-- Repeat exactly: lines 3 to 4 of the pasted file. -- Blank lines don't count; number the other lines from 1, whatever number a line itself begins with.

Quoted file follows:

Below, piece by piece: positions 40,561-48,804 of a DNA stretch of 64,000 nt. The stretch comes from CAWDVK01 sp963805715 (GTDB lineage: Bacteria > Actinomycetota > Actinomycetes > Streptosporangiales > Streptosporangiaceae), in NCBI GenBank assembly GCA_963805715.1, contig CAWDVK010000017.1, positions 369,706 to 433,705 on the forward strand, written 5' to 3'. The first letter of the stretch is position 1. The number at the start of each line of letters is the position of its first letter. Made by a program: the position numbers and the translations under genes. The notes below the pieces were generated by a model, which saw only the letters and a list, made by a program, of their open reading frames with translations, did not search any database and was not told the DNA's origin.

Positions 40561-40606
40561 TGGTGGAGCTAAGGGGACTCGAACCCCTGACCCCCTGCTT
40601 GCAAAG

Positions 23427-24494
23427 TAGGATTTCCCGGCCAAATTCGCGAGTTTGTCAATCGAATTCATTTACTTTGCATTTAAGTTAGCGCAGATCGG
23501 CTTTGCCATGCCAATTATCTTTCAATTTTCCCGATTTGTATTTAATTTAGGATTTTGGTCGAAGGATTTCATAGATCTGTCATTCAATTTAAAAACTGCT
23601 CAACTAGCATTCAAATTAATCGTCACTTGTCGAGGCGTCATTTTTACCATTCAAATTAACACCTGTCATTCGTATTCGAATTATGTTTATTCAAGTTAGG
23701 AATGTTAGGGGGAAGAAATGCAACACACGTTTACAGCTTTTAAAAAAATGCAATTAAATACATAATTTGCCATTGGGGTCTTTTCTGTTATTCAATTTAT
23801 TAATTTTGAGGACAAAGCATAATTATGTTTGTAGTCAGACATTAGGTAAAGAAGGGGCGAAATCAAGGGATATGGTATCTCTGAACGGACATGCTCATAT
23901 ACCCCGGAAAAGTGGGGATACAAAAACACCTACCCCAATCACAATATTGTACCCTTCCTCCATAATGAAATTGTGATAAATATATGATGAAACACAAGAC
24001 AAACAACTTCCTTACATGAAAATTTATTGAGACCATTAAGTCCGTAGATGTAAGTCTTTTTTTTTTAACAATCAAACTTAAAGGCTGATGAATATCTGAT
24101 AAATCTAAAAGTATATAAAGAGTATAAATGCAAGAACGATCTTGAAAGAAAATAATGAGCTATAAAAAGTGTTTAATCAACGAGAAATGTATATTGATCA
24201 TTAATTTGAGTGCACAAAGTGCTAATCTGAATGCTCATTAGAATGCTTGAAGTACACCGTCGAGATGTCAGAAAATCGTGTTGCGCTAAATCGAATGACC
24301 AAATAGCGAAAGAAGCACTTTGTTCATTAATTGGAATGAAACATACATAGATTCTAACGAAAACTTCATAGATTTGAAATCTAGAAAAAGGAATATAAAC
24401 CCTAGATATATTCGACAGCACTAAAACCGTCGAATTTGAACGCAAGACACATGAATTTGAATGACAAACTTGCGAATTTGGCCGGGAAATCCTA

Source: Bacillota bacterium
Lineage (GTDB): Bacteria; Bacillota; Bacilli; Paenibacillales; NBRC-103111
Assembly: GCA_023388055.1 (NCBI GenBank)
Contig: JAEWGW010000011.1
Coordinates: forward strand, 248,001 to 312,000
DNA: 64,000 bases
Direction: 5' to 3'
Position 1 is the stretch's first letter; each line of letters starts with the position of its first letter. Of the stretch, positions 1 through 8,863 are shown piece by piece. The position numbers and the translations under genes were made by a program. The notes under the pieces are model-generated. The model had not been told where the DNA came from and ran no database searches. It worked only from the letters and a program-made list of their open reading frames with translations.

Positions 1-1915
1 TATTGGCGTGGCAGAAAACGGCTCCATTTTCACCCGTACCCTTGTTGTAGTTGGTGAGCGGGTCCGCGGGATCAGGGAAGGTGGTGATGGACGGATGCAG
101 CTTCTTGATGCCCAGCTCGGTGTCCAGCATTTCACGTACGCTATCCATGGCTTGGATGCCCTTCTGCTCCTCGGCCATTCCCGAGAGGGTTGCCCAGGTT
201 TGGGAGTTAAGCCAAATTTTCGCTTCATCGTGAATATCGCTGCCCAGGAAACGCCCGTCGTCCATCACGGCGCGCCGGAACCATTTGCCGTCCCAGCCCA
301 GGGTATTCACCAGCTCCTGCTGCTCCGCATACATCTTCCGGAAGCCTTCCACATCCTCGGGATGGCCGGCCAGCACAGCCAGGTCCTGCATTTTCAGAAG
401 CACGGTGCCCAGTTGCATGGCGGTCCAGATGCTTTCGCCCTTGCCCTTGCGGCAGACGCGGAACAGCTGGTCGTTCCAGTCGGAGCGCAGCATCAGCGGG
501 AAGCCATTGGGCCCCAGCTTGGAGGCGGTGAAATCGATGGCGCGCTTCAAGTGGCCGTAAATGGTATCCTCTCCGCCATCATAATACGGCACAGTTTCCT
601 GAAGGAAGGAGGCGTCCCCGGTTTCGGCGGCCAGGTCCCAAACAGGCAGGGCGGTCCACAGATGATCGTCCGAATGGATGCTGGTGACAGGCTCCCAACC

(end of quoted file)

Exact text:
40561 TGGTGGAGCTAAGGGGACTCGAACCCCTGACCCCCTGCTT
40601 GCAAAG